Shaky line makes Grbac run for cover

S. Williams joins injured

no ground game allows Bengals to tee off on QB

Bengals 21, Ravens 10

September 24, 2001|By Brent Jones | Brent Jones,SUN STAFF

CINCINNATI - With a little more than six minutes left in the Ravens' 21-10 loss to the Cincinnati Bengals yesterday, quarterback Elvis Grbac took the snap, immediately rolled to his right and tossed a hurried incompletion in the direction of Qadry Ismail.

There was no five-step drop. No hanging in the pocket. Just an all-out bail by Grbac before his offensive linemen had a chance to get in their pass-protecting stances.

For the Ravens, that instance was not unique. Grbac spent much of the second half scrambling to his right away from pressure and either throwing the ball away or trying to force a completion with only half the field to work with.

"As a unit, we just have to handle some things better," center Mike Flynn said.

The offensive line again struggled to create room for running back Terry Allen early, then uncharacteristically struggled late fending off the Bengals' aggressive defense. Grbac was sacked twice and pressured countless other times.

"We just have to go back and look at the film," left guard Edwin Mulitalo said. "We have to go back and see if our blocking scheme wasn't right. We'll move forward. They played better today as a team."

Grbac attempted a career-high 63 passes, completing 33 for 326 yards, one touchdown and three interceptions. Such an extraordinarily high number of attempts are bound to create some pass protection problems, but the situation was compounded with another injury at right tackle.

Sammy Williams went down in the second quarter with a knee sprain, propelling Erik Williams into the lineup for his first game action as a Raven.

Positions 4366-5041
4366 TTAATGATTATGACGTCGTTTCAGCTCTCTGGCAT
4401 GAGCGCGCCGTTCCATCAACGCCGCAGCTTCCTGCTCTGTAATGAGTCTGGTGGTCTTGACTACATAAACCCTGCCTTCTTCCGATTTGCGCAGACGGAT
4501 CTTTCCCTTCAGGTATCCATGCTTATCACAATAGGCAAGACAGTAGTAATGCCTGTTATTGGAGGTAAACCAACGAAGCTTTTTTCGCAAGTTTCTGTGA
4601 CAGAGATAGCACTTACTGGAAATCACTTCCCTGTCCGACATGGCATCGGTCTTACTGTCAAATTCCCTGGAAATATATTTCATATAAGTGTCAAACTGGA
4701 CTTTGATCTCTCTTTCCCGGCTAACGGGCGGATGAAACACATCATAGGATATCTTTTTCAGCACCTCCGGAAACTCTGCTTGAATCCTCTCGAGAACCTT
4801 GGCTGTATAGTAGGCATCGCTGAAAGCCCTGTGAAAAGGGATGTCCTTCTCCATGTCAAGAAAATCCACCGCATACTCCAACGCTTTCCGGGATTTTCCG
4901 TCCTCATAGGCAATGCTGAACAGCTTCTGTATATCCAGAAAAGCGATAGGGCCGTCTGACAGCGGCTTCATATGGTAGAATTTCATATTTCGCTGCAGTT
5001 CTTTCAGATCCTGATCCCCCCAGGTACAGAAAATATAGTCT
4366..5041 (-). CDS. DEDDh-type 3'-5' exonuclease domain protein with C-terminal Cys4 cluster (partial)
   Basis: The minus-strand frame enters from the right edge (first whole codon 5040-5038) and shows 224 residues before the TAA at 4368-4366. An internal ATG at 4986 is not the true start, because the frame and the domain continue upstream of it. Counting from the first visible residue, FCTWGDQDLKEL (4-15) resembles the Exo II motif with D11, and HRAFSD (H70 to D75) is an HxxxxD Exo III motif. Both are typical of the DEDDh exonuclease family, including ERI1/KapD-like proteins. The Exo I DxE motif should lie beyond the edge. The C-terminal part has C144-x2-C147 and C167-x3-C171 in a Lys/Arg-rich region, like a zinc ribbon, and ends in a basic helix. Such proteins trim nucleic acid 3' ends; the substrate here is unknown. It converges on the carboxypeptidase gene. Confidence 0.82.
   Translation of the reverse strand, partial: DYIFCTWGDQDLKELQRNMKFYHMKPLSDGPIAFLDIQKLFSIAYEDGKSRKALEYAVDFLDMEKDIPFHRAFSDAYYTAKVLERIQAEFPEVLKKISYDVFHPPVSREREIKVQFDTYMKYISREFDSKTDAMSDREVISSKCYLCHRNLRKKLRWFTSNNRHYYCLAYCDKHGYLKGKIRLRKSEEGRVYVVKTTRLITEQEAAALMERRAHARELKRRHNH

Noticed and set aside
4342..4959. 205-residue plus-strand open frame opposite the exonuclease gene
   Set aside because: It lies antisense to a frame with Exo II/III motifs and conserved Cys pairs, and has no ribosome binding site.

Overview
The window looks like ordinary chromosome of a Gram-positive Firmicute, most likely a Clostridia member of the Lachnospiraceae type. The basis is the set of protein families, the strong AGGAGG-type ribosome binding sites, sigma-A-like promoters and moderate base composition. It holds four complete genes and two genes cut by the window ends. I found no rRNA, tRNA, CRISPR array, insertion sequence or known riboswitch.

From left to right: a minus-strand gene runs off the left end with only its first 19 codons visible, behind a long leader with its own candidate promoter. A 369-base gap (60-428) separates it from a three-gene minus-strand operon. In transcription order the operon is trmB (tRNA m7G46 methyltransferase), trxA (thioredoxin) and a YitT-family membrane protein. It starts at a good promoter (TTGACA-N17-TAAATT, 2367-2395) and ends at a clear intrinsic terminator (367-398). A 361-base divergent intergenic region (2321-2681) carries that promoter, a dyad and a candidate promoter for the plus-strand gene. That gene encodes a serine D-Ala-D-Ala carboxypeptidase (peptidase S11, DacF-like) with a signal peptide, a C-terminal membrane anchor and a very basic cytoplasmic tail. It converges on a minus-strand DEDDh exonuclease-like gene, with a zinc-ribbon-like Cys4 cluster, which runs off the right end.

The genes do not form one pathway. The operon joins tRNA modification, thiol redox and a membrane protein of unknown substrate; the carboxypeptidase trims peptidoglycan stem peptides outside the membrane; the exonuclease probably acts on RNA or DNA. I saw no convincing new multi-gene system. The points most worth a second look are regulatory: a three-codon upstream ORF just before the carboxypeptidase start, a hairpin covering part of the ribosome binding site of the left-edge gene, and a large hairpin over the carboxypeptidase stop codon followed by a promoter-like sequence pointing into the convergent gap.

Erik Williams had not played in a game of any kind since December, and ended up in close to 60 offensive plays. The former All-Pro was signed to help with the loss of Leon Searcy, who will not be back for another month with a torn triceps suffered in the preseason.

The player next to Williams, rookie guard Bennie Anderson, had never played in a regular-season NFL game. Anderson replaced Kipp Vickers, who started the game but was ineffective, in the second quarter.

"I'd have to see if there was anything we could do better," Ravens coach Brian Billick said of his line play.

"When Sammy Williams went down, Erik Williams came and battled under tough circumstances. Bennie Anderson played a good portion of the game, so we're going to have a good way to evaluate him and see how he held up."

Along with working in two new members, the line had to deal with an array of blitzes from a Cincinnati team that seemed to sense an upset in the making as the second half went on.

"They didn't show us anything we hadn't seen in practice," Anderson said. "They did a lot of different blitzes, but it was nothing we hadn't already seen in practice."

Said Billick: "When they can turn it loose, whether they bring extra people or not, that's tough on your offensive linemen. That's a defensive lineman's dream to be in that situation. So scramble around, make some plays out of it, and that is the way it's going to be if you get into a situation where you're behind and you're throwing for your life."

But the problems started much earlier than that for the Ravens.

Allen had 20 yards on 13 attempts in the first half, an average of 1.5 yards a carry. It was the continuation of a nonexistent running game that dates to the preseason when Jamal Lewis went down with a season-ending knee injury.

In the Ravens' two games, they have rushed 50 times for 118 yards.

"We have to sustain blocks," Flynn said. "When you look at the film, on the point of attack, we're doing well but we're letting guys get off. Instead of getting 5-, 6-, 7-yard gains, we're getting line of scrimmage, 2-yard gains."

A more effective running game would keep the defense more honest than the Bengals.

"We knew they were going to bring a lot of blitzes, and we hung in there," Flynn said. "We had Bennie come in and Erik come in, and Erik's been there about a week and a half.

"He played the whole game and battled his tail off. We need that. In the long run, it's going to help us. We're going to be all right. We just need to be more physical and aggressive."

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